Hot off the heels of my Google Teacher Academy reflection, it appears that Google has unveiled its much anticipated (as discussed on the GTA Google Group) Certification Program for Trainers and Partners.  It appears to be a valid attempt to get more trainers (and perhaps not just teachers) out there to spread the good word about Google Apps for Education.  According to the site, there are three attainable levels:  Qualified Individual, Certified Trainer, and Certified Partner.  To achieve the first level, you must pass 6 online exams, each costing $15.  This seems reasonable, especially compared to Microsoft certification exams, but I imagine that this process is not quite as rigorous.  Still, it's nice to make the program accessible to a wide spectrum, and we shall see who ends up benefiting the most from the increased opportunities.  I will most likely complete the certification process this summer and depending on my experience, I will potentially recommend interested ETHS educ…

GTA Reflection - Thoughts about Google Apps for Education from a Google Certified Teacher

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Part of our final assignment as Google Certified Teachers is to prepare a final reflection.  The end of the school year seems a fitting time to do this, and I would have written this sooner, but I've been busily involved with organizing and running a week's worth of professional development for our teachers followed by an awesome trip to Denver for ISTE 2010.

ISTE Day 3 Reflections Part 2: Leading Effective Technology Integration in Schools - Jo Williamson and Hoke Wilcox

The ticketed workshop in the afternoon was a 6-hour one, so expectations were high since I would not be able to attend several sessions during this time.  The topic was an important one, though.  "Leading Effective Technology Integration in Schools" was led by Jo Williamson and assisted by Hoke Wilcox, and I looked forward to being in a room with people interested in improving how teachers are trained to use technology.  We opened the discussion with some brief introductions followed by polling and discussion on the prompt, “What kinds of technology uses would you like to see in classrooms and why?”  I suggested to my group something to the extent of the answer of “Anything that matches a teacher’s curriculum, is “invisible”, and engages and motivates students.”  The use of the PollEverywhere site was a nice bonus, as I was unaware of the application, and I will begin using it regularly as a replacement to clickers when hardware (i.e. computers or netbooks) is available.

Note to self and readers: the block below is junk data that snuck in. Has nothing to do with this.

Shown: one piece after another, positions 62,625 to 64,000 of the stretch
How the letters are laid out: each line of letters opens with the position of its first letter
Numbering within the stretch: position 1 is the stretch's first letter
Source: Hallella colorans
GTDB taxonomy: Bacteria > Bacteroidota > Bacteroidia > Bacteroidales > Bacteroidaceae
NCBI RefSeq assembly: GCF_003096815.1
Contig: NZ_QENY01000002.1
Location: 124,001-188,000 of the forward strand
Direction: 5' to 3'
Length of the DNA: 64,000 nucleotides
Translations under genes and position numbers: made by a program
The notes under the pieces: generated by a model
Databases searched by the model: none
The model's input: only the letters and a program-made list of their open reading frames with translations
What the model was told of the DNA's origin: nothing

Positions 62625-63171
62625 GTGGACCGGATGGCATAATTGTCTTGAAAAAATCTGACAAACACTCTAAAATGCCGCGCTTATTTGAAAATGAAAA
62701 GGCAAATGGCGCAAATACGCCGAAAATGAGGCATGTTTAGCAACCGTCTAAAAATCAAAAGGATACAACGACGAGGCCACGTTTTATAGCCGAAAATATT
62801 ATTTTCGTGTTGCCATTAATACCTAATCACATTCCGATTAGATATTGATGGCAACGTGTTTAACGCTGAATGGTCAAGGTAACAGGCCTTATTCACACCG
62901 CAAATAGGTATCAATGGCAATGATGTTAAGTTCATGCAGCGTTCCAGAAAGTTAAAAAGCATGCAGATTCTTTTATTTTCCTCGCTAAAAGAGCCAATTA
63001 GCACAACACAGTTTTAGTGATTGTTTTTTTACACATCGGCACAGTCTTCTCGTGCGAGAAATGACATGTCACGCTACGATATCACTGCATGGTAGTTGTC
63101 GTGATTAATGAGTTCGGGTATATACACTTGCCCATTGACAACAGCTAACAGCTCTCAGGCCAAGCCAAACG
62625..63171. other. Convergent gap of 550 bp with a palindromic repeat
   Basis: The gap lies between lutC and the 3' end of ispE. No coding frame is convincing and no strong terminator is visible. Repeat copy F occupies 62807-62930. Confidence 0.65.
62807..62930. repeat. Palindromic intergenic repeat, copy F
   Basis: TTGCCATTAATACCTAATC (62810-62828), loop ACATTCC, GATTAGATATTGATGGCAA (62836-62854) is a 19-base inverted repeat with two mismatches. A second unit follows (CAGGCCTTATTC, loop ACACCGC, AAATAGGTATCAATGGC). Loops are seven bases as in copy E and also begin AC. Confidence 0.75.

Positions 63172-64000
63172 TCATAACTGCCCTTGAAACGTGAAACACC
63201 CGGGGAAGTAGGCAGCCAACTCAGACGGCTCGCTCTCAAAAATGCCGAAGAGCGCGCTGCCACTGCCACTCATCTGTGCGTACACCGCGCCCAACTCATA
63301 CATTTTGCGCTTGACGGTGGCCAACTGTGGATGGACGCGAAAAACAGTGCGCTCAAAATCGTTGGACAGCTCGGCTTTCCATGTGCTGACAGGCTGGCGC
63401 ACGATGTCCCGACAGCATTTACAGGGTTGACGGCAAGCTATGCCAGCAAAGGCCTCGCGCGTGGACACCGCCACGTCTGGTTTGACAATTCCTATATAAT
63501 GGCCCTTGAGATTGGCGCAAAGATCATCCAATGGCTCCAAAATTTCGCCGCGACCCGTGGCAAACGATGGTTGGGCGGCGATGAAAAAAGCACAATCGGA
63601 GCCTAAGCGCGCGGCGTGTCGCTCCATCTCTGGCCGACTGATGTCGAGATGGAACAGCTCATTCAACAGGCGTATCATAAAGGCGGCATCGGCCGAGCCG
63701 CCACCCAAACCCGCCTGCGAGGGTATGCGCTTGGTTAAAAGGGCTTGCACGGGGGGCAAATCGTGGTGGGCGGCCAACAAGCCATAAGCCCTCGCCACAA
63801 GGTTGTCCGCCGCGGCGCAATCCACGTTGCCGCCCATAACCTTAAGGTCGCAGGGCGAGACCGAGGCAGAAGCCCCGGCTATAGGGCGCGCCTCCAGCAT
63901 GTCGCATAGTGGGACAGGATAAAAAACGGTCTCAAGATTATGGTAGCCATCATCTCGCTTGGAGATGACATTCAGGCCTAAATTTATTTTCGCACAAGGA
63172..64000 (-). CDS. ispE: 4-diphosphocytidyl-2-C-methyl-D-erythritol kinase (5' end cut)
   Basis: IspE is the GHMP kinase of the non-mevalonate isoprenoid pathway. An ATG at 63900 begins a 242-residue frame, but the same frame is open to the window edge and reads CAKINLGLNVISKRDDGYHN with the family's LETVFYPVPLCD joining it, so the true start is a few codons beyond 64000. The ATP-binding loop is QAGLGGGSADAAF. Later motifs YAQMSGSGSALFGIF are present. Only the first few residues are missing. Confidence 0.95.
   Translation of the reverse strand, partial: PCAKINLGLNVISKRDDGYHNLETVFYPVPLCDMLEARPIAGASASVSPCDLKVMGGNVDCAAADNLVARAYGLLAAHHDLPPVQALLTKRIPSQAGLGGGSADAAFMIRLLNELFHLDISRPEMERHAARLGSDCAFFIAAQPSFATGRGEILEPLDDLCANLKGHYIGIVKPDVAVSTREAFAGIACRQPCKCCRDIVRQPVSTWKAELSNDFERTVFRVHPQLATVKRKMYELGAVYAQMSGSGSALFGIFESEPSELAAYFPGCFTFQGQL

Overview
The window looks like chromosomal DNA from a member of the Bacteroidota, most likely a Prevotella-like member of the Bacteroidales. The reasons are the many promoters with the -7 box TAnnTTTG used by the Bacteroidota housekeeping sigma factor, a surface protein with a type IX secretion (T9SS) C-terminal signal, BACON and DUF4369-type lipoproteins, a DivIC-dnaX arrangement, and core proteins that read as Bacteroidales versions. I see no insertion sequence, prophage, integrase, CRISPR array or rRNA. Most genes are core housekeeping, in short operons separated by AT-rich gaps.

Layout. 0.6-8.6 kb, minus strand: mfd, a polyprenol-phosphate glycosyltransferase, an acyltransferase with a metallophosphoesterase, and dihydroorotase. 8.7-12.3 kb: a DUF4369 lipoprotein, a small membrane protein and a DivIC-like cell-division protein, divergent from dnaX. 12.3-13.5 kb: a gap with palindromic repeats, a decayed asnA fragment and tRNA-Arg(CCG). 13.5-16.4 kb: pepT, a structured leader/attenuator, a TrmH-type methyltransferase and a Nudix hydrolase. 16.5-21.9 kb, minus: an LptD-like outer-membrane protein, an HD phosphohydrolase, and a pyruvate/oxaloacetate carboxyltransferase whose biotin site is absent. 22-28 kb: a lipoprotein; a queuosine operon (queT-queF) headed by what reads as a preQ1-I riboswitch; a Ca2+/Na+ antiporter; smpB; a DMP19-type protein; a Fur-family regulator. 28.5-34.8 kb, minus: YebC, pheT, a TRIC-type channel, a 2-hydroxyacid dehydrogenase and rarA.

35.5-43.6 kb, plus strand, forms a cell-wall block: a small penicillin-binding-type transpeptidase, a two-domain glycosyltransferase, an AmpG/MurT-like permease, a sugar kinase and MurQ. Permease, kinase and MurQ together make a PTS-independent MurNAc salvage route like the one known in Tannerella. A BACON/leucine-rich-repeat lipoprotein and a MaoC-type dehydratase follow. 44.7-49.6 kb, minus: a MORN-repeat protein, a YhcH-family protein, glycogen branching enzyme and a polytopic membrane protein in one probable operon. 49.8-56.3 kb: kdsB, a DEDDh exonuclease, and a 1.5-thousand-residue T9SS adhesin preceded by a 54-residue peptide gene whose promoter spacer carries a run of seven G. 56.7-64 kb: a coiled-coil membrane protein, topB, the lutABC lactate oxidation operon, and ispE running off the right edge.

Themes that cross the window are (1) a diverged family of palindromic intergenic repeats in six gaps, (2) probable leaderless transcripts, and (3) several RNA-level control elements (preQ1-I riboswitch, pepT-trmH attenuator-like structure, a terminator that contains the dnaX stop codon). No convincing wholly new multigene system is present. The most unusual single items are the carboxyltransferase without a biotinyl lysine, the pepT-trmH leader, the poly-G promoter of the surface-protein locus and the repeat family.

ETHS Netbooks and Literacy workshop Day #2

This link will take you to the Agenda for the Netbooks and Literacy workshop day #2.  

Netbooks and Literacy is a summer project approved by Evanston Township High School (ETHS).  Its main objective is to train English/History teachers on the hardware, software, and Web 2.0 tools that will be available to them during the 2010-2011 school year.  These teachers will be piloting the second phase of a project designed to utilize netbooks in the classroom with the goal of improving literacy instruction.

ETHS Web 2.0 Tools Teacher Training Workshop

This link will take you to the Agenda for the Web 2.0 Tools workshop.

This workshop is part of a week-long series of voluntary technology trainings provided by Evanston Township High School (ETHS).  Its main objective is to train teachers across disciplines on the features, benefits, and impact of relevant Web 2.0 Tools for use in the classroom.